Experienced supply chain director David Kemp says: “Companies are wary of movement in political agendas towards nationalism, as we have seen in the US and UK, but equally, with the resounding support for the European Agenda coming out of the French electorate, there is no certainty. We can expect the bare economics and behaviours driven by the customers to continue to dominate what companies do.”

And in some cases they will have no choice but to source the supply from wherever and whomever does it best. “You have to be able to react when you can’t predict,” says Chris Sawchuk, principal and global procurement advisory practice leader at The Hackett Group. “Demands are always changing. Agility has to be an organisational capability because of disruptive innovation and forces, and one way to do this is the adoption of emerging technology and by rethinking businesses in a more digital way.”

In the meantime, all these challenges mean supply chains are becoming more complex. It’s a trend that looks set to continue. Jim Goodhead, interim procurement and supply chain consultant at Stour Procurement, says: “The automotive sector, for example, sources local parts, seats made from South American leather, rare earth metals and copper from African mines, and innovative electronics from Europe. Everything is assembled in several centres of excellence and exported back across the world.

“The longer the chain the more complexity and risk it has. Global pressures for cheaper or more innovative products continue, and so supply chains will continue to become more complex.”

To mitigate that, particularly in the automotive sector, Goodhead expects tier one suppliers to consolidate packaging requests to their suppliers. Wheels and tyres could be delivered as one, he predicts as an example.

Risk and resilience isn’t getting the time and attention it requires, believes Nick Wildgoose, global supply chain product leader at Zurich Insurance Group. “I’ve worked with a lot of companies on resilience over the past eight years,” he says, “and much of it has been over the comprehensiveness of their risk assessments.

“Clever companies are starting to compete in terms of supply chain resilience as an analytic. They are aware of some of the pinch points in the marketplace and are securing capacity to stop competitors moving in. They also know where their suppliers are, and who to contact should a site become compromised.”

Be flexible in your supply chain number approach, advises P&O Ferries’ Gray, and accept the value in multiple niche solution-providers at times of unplanned urgent requirements.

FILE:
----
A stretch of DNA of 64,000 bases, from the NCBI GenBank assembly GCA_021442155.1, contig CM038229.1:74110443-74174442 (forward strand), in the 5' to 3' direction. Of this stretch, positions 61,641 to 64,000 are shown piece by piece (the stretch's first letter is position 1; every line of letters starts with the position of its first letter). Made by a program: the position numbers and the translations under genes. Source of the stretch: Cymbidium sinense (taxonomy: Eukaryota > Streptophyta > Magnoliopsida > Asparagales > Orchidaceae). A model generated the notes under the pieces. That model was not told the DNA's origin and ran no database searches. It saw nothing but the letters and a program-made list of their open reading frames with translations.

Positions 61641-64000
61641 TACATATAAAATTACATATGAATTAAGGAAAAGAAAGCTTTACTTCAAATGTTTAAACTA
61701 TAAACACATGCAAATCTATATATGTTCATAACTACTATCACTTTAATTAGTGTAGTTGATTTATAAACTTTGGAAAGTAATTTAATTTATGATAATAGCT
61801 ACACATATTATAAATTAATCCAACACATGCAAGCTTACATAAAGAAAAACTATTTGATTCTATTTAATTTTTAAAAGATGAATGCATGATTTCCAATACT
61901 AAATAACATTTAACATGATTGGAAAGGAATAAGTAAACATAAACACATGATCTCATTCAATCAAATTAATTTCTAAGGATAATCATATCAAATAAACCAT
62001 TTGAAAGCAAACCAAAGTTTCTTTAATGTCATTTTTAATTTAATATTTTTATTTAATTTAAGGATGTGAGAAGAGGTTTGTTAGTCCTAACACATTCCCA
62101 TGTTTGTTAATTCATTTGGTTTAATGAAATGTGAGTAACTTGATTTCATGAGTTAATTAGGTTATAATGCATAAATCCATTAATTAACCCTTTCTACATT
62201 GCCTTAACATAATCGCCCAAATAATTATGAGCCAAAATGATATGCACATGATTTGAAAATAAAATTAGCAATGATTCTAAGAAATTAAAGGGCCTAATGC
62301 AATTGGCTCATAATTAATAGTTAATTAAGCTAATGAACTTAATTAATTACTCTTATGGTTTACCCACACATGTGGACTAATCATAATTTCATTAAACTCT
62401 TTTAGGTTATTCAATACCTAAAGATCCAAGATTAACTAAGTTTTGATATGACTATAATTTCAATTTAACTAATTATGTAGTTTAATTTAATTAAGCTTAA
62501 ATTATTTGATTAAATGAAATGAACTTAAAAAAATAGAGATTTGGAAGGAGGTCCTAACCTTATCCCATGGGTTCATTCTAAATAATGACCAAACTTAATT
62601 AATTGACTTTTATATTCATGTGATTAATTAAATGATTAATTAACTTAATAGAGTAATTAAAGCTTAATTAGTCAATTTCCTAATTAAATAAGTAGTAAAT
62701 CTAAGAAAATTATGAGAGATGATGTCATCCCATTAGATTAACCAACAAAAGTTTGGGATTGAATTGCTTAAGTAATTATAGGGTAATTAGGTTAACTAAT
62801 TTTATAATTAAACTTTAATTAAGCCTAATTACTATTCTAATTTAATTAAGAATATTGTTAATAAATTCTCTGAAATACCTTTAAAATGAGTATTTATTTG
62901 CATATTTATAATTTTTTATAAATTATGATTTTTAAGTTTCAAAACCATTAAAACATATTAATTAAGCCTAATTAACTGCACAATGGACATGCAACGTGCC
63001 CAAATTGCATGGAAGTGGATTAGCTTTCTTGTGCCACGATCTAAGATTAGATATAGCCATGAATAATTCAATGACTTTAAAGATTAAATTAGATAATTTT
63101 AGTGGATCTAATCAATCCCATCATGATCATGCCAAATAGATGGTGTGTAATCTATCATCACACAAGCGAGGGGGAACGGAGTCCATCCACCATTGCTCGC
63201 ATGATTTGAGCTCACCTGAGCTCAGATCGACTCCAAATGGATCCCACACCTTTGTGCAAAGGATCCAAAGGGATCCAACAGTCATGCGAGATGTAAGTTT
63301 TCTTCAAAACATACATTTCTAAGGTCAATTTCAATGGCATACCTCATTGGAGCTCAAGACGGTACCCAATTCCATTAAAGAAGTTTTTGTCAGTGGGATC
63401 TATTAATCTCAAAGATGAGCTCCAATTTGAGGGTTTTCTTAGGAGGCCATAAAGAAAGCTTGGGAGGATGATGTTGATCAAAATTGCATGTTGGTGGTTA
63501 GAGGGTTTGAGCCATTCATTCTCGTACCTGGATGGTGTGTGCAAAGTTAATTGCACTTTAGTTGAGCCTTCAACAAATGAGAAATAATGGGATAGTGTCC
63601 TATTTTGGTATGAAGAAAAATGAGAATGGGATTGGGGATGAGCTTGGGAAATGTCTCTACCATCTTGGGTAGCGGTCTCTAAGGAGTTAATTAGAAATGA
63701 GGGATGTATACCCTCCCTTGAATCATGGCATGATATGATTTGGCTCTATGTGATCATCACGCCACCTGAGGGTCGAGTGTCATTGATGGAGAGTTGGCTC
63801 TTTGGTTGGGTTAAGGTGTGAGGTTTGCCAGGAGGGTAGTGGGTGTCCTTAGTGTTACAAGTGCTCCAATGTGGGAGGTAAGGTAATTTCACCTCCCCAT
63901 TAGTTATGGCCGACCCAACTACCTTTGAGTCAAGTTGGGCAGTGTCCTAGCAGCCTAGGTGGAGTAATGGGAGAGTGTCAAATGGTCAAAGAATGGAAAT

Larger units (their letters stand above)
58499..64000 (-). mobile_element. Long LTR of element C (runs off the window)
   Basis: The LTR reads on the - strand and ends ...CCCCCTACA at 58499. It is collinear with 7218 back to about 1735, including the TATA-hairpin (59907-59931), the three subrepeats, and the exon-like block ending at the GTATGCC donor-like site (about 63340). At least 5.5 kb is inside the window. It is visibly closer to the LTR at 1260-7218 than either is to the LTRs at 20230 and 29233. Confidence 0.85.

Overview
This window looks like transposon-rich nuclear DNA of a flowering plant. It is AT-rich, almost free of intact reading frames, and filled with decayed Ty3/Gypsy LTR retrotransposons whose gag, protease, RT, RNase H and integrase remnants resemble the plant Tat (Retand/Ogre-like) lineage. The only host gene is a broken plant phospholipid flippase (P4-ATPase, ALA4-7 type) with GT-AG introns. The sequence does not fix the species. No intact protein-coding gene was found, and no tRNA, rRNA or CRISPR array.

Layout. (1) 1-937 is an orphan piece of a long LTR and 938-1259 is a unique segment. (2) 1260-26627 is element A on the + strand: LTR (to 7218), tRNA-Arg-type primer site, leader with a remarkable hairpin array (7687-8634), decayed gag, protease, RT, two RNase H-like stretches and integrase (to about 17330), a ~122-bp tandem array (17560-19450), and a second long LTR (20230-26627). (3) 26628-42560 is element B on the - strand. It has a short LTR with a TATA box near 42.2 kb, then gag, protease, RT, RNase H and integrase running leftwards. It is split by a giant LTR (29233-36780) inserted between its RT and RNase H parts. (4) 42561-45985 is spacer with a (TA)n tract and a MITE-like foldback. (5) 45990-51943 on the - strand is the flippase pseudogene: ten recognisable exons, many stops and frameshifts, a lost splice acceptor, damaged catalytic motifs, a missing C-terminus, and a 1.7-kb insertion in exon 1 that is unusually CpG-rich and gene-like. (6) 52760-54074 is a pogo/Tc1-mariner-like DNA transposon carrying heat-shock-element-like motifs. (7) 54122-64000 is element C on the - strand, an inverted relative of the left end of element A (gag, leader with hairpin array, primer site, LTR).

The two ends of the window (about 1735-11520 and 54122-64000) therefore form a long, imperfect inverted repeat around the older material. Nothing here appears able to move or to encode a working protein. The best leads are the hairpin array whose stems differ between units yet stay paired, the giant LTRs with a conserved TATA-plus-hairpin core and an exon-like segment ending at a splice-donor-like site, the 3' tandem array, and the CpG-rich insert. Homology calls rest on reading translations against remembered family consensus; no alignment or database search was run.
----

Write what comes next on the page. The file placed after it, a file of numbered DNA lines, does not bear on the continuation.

It is only now that we’re seeing the long-term impacts of poor supply chain choices, believes Tanner. “The smart, forward-thinking organisations have been fostering longer-term sustainable relationships that have grown in importance with the uncertainty, whereas too many companies have chased quick-win savings for years.

“While we of course want to deliver value, the constant trade-off and indifferent markets mean the relationships have been unsustainable or quality has been sacrificed. Board pressures to reduce cost without concern for impact has created adversarial markets, and it’s a ticking time bomb. For years I’ve watched company leaders globally push this and eventually it was going to implode.”

He has seen a lack of genuine medium and longer term goals – or even a vision. “It’s not easy stuff to do, but I see more decline in its relative strategic importance to companies.”

In the case of Skanska UK, Dale Turner, director of procurement and supply chain, says his company has put a greater focus on relationship management and planning ahead. “We’ve been collaborating early with our strategic supply chain – including a key knowledge share on market conditions. Two years ahead of tenders landing, we are aligning our supply chain so resources can be prioritised to deal with major pinch points. We are consolidating the supply chain for key commodities and hedging and forward-buying where appropriate. And we are looking at a wider pool of providers – flexible and agile to adapt to changing requirements.”

Collaboration is key, and David Kemp has seen a trend towards sharing capabilities. “Whether it’s delivering the motorway network, building naval ships or planning for HS2, we see companies working together to achieve deliverable outcomes with less formal relationships than in the past.

“The use of classic strategic sourcing tools to assess the balance of power in traditional customer/supplier relationships is now being reassessed to take account of partnering models, with the result that the formal JVs of the past are being replaced by alliances of companies with cost and benefit-sharing models.”

Improved technology makes it easier too, provided security requirements aren’t an issue. “Alliances can spring up overnight, innovating in market structures that would have been impractical in the past.”

So what are businesses actually doing? “Partnering, forming alliances, continually reassessing capability versus the market, just as they have always done and will need to do,” says Kemp. And what should they be doing? “Upping the energy and attention they pay to risk management, assessing the potential for the application of new tariffs and different terms of trade, and watching other macro economic drivers – commodity prices, logistics developments and exchange rates.”

More than ever, you must pursue socially responsible and inclusive agendas that comply with the law and the changing expectations of the public, he concludes.

In essence, agility, awareness and competence are key to coping with the changing forces that impact supply chains. Things move pretty fast, and you have to too.



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  • Examine the impact of currency fluctuations and import/export costs
  • Consider ports of entry, logistics costs and applying for AEO status
  • Agility: you might not be able to predict the future, but are you equipped to react quickly when change comes?
  • Ensure medium- to long-term goals feed into your plans
  • Collaborate with existing and new suppliers to strengthen your position and plan ahead
  • Capability – have you got the necessary people, tech and know-how in place to adapt to changing conditions?
  • Carry out a risk and resilience-mapping exercise for vital goods and services
Location: Home-Based with travel
We are offering a salary up to £60,000 for this role, depending on experience.
Zurich Insurance Ltd
Canary Wharf, London (Greater)
£33,119 - £37,209 pa